53993283

Petition to United States Congress, 29 November 1839

they seek and obtain it:— Your Constitution guarantees to every Citizen even the humblest the enjoyment of life liberty and property. It promises to all religious freedom, the right to all to worship God, beneath their own vine & fig tree according to the dictates of their conscience— It guarantees to all the Citizens of the several states the right to become Citizens of any one of the states; and to enjoy all the rights and immunities of the Citizens of the State of his adoption.
Yet of all these rights have the Mormons been deprived, They have without a cause without a trial been deprived of life liberty and property. They have been persecuted for their religious opinions, They have been driven from the State of Missouri

Area acquired by U.S. in Louisiana Purchase, 1803, and established as territory, 1812. Missouri Compromise, 1820, admitted Missouri as slave state, 1821. Population in 1830 about 140,000; in 1836 about 240,000; and in 1840 about 380,000. Mormon missionaries...

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at the point of the bayonet, and prevented from enjoying and exerciseing the rights of of Citizens of the state of Missouri

Area acquired by U.S. in Louisiana Purchase, 1803, and established as territory, 1812. Missouri Compromise, 1820, admitted Missouri as slave state, 1821. Population in 1830 about 140,000; in 1836 about 240,000; and in 1840 about 380,000. Mormon missionaries...

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.
It is the theory of our laws, that for the violations of every legal right, there is provided a legal remedy— What then we would respectfully ask is the remedy of the Mormons? Shall they apply to the Legislature of the State of Missouri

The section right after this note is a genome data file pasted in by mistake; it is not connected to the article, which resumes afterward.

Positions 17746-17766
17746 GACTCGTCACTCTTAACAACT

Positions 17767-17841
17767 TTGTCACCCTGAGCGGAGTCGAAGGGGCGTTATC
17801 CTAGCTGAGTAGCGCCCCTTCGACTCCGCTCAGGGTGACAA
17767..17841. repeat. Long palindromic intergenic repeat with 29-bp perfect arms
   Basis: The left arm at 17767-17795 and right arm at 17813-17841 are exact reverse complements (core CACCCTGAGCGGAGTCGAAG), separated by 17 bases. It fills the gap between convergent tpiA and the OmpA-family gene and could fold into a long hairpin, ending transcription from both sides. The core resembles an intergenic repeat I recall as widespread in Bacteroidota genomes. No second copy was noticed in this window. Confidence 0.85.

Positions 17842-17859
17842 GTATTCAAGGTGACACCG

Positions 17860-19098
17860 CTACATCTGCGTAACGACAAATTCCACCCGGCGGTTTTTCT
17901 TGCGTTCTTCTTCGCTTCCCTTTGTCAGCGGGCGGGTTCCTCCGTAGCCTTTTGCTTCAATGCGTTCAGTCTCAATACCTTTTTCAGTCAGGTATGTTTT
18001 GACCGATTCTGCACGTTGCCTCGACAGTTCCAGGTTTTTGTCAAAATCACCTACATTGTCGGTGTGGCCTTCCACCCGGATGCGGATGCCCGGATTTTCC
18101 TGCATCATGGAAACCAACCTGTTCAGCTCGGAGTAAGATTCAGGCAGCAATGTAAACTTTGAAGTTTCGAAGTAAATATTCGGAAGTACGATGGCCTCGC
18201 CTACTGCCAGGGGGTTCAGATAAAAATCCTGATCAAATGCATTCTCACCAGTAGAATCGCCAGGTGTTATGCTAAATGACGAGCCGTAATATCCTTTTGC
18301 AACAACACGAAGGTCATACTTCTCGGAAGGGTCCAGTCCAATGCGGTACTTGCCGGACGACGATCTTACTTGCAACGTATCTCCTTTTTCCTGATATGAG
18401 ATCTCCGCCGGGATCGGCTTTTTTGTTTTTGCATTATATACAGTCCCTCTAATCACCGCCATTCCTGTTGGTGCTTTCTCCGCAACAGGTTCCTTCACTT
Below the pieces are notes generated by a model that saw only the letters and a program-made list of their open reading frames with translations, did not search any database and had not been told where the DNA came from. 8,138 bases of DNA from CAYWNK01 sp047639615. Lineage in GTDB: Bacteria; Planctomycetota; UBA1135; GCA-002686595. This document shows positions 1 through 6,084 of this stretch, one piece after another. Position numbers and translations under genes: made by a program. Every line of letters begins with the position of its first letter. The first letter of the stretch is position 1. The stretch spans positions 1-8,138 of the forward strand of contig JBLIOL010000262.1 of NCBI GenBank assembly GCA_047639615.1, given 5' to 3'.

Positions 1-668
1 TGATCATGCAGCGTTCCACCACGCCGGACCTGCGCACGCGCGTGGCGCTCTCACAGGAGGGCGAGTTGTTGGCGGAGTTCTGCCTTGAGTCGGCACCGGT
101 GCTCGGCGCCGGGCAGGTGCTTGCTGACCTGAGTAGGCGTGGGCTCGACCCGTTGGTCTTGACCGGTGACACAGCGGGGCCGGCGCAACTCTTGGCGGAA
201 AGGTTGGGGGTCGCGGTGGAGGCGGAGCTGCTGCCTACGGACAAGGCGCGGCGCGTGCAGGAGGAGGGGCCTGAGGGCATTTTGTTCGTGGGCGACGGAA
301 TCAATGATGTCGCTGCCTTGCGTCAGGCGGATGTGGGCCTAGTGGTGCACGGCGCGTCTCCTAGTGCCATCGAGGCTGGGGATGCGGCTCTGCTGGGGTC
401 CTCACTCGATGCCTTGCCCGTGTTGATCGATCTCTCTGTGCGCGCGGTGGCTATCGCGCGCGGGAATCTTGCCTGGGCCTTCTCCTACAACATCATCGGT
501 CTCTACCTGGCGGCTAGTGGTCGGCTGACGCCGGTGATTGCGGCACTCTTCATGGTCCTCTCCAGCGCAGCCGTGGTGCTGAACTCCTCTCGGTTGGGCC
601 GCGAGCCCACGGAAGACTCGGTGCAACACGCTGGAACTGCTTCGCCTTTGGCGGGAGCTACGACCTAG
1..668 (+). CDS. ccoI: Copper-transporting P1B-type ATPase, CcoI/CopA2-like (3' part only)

Area acquired by U.S. in Louisiana Purchase, 1803, and established as territory, 1812. Missouri Compromise, 1820, admitted Missouri as slave state, 1821. Population in 1830 about 140,000; in 1836 about 240,000; and in 1840 about 380,000. Mormon missionaries...

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for redress? They have done so. They have [p. 34]
they seek and obtain it:— Your Constitutions  guarantees to every Citizens even the humblest  the enjoyment <of> life liberty and property.  It promises to all religious freedom, the  right to all to worship God, ben[e]ath their  own vine & fig tree according to the dictates  of their conscience— It guarantees to all  the Citizens of any one <the several> state<s> <the right> to become  Citizens of another <any one of the> state<s>;

Insertions in this paragraph in the handwriting of Robert D. Foster.  


and to enjoy  all the rights and immunities of the  Citizens of the State of his adoption.
Yet in all those of all these rights have  the Mormons been deprived, They have  without a cause been deprive without a  trial been deprived of life liberty and  property. They have been pe[r]secuted for  their religious opinions, They have been  driven from the State of Missouri

Area acquired by U.S. in Louisiana Purchase, 1803, and established as territory, 1812. Missouri Compromise, 1820, admitted Missouri as slave state, 1821. Population in 1830 about 140,000; in 1836 about 240,000; and in 1840 about 380,000. Mormon missionaries...

More Info
at the  point of the bayonet, and prevented from  enjoying and exerciseing the rights of  of Citizens of the state of Missouri

Area acquired by U.S. in Louisiana Purchase, 1803, and established as territory, 1812. Missouri Compromise, 1820, admitted Missouri as slave state, 1821. Population in 1830 about 140,000; in 1836 about 240,000; and in 1840 about 380,000. Mormon missionaries...

More Info
.
It is the theory of our laws, that for the  violations of every legal right, there  is provided a legal remedy— What then  we would respectfully ask is the remedy  of the Mormons? Shall they apply to the  Legislature of the State of Missouri

Area acquired by U.S. in Louisiana Purchase, 1803, and established as territory, 1812. Missouri Compromise, 1820, admitted Missouri as slave state, 1821. Population in 1830 about 140,000; in 1836 about 240,000; and in 1840 about 380,000. Mormon missionaries...

More Info
for  redress? They have done so. They have [p. 34]
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, to United States Congress, Washington DC, ca. 29 Nov. 1839; handwriting of Elias Higbee with corrections by Thomas Bullock and probably Robert D. Foster

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; 35 pages; JS Collection, CHL. Includes endorsement.

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